DEL MAR, Calif., (KGTV)-- Two weeks after the major cliff collapse in at the Del Mar Bluffs, the North County Transit District (NCTD) announced their plans to ensure the stability and safety of the bluffs.
While there were no casualties, the collapse did serve as a wake-up call for the NCTD, the operator of the train tracks that sit just a few dozen feet from the cliff’s edge.
Friday, NCTD said in the last 20 years, they have done three bluff stabilization projects totaling $5 million. In the next two decades, they plan to spend $82 million in upgrades.
RELATED: Cliff collapses in Del Mar, briefly halting train traffic
But for now, they are working to block trespassers by building fences, and protect from erosion by planting trees near the tracks by December 2019.
Local surfer, Kyle Katzin does not think that will stop people from walking across the tracks.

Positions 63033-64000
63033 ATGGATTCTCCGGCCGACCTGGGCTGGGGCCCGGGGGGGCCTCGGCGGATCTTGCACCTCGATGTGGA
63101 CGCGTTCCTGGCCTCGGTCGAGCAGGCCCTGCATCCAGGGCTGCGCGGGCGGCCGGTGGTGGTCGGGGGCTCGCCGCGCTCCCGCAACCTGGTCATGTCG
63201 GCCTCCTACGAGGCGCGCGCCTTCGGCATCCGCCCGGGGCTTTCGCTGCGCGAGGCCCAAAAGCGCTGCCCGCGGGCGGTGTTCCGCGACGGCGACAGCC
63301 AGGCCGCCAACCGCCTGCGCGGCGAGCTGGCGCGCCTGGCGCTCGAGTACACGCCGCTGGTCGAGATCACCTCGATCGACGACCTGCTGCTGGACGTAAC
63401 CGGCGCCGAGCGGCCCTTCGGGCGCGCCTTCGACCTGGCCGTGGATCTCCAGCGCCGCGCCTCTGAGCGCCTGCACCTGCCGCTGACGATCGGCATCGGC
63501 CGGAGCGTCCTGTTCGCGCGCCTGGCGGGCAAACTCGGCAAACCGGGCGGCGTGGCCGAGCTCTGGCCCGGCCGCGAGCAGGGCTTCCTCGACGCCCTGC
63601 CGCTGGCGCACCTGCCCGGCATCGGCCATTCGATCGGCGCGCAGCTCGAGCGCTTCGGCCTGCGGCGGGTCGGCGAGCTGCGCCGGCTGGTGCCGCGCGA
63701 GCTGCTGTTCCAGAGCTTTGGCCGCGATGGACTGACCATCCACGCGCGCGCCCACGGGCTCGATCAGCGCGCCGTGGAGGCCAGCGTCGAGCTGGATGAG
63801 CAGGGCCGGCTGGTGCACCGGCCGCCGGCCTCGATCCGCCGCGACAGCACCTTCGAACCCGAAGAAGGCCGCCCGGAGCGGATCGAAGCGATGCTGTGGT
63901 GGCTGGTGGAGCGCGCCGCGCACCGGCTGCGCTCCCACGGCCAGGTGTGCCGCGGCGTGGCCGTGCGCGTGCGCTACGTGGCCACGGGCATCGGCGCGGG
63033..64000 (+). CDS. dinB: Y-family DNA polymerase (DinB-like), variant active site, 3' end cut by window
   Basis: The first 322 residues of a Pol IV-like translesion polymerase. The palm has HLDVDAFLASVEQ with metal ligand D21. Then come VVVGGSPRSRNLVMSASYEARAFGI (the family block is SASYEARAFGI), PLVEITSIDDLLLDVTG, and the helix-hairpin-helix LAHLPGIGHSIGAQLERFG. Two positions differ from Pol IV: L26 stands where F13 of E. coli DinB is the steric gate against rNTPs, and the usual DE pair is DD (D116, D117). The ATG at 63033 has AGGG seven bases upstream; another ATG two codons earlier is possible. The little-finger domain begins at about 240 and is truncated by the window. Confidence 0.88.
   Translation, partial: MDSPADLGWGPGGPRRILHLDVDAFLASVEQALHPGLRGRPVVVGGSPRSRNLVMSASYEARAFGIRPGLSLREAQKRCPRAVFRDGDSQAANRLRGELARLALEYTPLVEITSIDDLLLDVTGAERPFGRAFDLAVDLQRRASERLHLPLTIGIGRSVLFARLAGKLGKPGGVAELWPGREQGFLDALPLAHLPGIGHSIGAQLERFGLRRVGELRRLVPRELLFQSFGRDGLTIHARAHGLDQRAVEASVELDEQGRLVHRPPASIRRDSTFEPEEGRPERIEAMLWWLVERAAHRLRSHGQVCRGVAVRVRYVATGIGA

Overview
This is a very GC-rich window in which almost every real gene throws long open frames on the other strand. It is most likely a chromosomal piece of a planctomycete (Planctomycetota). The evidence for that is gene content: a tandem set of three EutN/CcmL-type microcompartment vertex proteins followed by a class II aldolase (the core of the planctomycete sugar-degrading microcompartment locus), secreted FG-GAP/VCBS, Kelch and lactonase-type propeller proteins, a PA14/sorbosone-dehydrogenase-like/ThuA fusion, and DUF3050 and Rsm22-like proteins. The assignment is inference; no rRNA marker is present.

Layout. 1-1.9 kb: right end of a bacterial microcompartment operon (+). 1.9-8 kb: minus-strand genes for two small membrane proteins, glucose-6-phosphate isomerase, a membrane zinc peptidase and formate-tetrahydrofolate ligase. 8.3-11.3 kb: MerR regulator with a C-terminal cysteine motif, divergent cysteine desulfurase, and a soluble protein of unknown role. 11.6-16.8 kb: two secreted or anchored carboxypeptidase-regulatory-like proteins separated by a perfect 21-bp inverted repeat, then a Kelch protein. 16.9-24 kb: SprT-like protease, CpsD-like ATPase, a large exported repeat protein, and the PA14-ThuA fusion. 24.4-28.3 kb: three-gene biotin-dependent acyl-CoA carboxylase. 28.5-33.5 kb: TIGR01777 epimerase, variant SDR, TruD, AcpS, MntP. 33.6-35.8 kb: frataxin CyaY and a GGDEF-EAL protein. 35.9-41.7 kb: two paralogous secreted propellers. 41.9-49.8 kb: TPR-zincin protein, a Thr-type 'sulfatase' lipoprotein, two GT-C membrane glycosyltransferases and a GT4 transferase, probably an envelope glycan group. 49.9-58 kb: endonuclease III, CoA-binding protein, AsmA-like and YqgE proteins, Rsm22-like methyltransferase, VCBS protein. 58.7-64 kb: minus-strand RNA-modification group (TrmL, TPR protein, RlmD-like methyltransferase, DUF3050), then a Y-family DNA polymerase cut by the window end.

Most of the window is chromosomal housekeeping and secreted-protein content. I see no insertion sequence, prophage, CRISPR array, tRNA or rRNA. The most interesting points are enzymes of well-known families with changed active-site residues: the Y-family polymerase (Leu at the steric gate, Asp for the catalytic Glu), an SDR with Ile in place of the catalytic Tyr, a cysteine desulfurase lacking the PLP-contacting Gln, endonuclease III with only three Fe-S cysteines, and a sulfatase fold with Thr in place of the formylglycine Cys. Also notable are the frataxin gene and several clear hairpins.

"It’s extremely inconvenient, no doubt," Katzin said. "People are going to start going over it, under it. Cops are going to start getting people in trouble for jumping over it. I don’t think it’s a good idea.”
Frank Stonebanks leads a Citizens group in favor of removing the train tracks from the bluffs altogether.
WATCH: Incredible video shared on #Instagram shows the moment a Del Mar cliffside came tumbling down...right next to a woman laying out on the beach. #10NewsAt11 @RinaNakanoTV pic.twitter.com/FZF8fBg8no
— 10News (@10News) August 23, 2018
"There’s no question, what they’re doing now, is band-aids approach," Stonebanks said. "The natural erosion is not going to stop. You cannot stop Mother Nature. So we either get smart, re-route the train underground and off the bluffs now, and take some proactive steps, or we wait for a crisis.”
Geologist Pat Abbot says that crisis may happen sooner than we think.
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"It’s so weak, see it just crumbles in my hands,” Abbott said, holding a chunk of fallen earth.
NCTD says moving the tracks away from the bluffs and into a tunnel would cost $3 Billion. So far, they have applied for $18 million federal grant. The rest is still up in the air.
"I think what we have to do is come together, and figure out how we are going to access the kind of funding that’s going to make this possible and let’s just do it," Stonebanks said.
There is no word on if or when the federal money will come through.